The Pitter-patter of Tiny Li’l Feet

This summer has seen the usual invasions of spiders and stick insects as well as wetas; but the weta invaders have been fewer in number than previous years.

The spiders are generally the jumping kind, and easily detected as they twitch to watch you as you walk into the room – the slight movement gives them away instantly. Removal needs to be quick because, if they decide to scarper, they can engage those eight legs in a very effective manner.

In years past I used to scoop them up and take them outside by hand. But on the last occasion, I paused to look more closely, and noticed how large their fangs are. “Oooh, errr,” I thought. “I might get a nasty nip if he decides that this trip isn’t to his liking.” Nowadays, they are swept up by a rolling motion of one of those fluffy dusters and carried outside to the garden. Painless for them, and lower stress for me.

The stick insects have been most co-operative this year. Usually they take their time in climbing onto a proffered piece of cardboard or greenery for their trip back outside. There have been fewer adults and more babies invading the house this year; a good sign, I hope, that they are breeding well. The youngsters seem quite happy to climb onto the sprig of greenery, possibly because they have quickly discovered that it is actually drier inside the house than out. However, they seem to enjoy the ride so much that they don’t want to get off at their destination. Perhaps, like the young humans of today, their expectations have risen; and they actually expect a trip to Fiji or somewhere exotic to be their due instead of a quick return to the same boring old garden.

The house was invaded by a hundred footer this morning. The appearance of a centipede near the kitchen door was a first. It was just a baby, so I’m wondering where mum is lurking – hopefully not in the nearby pantry gobbling up goodies with the rest of her brood.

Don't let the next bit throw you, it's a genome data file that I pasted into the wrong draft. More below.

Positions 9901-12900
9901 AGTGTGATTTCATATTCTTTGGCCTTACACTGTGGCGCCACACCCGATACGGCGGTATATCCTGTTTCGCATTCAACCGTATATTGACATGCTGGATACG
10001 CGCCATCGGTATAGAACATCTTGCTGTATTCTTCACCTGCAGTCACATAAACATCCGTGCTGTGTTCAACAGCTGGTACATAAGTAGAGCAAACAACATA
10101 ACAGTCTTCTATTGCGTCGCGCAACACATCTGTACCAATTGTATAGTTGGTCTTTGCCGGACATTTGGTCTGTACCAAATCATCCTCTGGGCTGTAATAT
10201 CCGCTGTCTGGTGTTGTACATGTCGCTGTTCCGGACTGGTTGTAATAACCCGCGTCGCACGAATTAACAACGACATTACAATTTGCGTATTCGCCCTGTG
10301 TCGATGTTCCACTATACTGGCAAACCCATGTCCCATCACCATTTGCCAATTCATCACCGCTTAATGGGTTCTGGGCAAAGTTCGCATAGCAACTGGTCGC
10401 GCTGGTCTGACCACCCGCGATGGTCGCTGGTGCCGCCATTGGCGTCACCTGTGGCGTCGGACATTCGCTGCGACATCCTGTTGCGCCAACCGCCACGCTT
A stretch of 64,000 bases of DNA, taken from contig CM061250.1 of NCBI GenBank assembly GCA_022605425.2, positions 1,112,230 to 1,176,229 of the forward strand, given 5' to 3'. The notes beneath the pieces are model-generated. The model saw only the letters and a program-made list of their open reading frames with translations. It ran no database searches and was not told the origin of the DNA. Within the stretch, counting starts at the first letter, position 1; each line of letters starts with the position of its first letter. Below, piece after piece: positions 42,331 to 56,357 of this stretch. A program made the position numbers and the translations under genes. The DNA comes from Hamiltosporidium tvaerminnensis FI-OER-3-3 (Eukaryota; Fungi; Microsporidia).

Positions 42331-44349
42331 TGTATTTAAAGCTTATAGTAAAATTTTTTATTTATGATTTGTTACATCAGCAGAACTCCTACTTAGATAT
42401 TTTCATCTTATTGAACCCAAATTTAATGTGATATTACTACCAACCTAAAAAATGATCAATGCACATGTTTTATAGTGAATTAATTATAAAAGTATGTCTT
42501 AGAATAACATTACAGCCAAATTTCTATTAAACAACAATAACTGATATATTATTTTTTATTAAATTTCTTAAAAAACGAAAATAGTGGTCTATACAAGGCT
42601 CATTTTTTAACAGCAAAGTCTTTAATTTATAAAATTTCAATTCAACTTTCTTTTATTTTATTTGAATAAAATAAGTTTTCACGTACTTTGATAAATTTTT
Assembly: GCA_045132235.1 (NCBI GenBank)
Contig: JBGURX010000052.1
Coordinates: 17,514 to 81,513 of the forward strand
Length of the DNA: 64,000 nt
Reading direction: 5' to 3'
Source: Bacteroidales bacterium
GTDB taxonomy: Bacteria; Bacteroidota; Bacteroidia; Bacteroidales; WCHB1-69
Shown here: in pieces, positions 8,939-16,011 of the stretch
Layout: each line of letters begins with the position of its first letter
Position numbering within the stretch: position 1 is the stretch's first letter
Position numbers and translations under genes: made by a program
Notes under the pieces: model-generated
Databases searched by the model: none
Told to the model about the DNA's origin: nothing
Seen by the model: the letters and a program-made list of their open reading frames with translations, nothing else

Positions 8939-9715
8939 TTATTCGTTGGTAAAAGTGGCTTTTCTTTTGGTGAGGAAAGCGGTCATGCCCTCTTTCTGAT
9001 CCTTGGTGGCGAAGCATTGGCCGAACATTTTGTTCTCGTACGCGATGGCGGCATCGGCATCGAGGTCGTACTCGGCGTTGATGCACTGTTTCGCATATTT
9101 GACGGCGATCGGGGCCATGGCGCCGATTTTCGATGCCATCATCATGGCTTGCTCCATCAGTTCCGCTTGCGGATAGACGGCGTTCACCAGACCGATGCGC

Young Centy, as I named him (or her?) was most co-operative but rather fast moving when it came to the removal routine. At first he was reluctant to climb onto a sheet of cardboard, but soon realised that there was little alternative. Once aboard, the command “By the left, quick march!” was issued and like a platoon of soldiers he was off with his fifty left feet. Within a few seconds he’d managed to sinuously cover half of the cardboard and it looked like the trip might end in disaster. They don’t have sticky feet so I had anticipated that, like pre-Columbus humans, he would soon find the edge of his world and sail off the edge.

Fortunately, Centy seems to have had proper military training and executed a very deft U-turn about three-quarters of the way across the sheet and started heading back from whence he came. This gave just enough time to get him to the safety of the lawn where he stomped off the edge of the sheet without flinching.

Ah. The delights of the leafy section. If only the fauna would stay amongst the flora and refrain from coming indoora.

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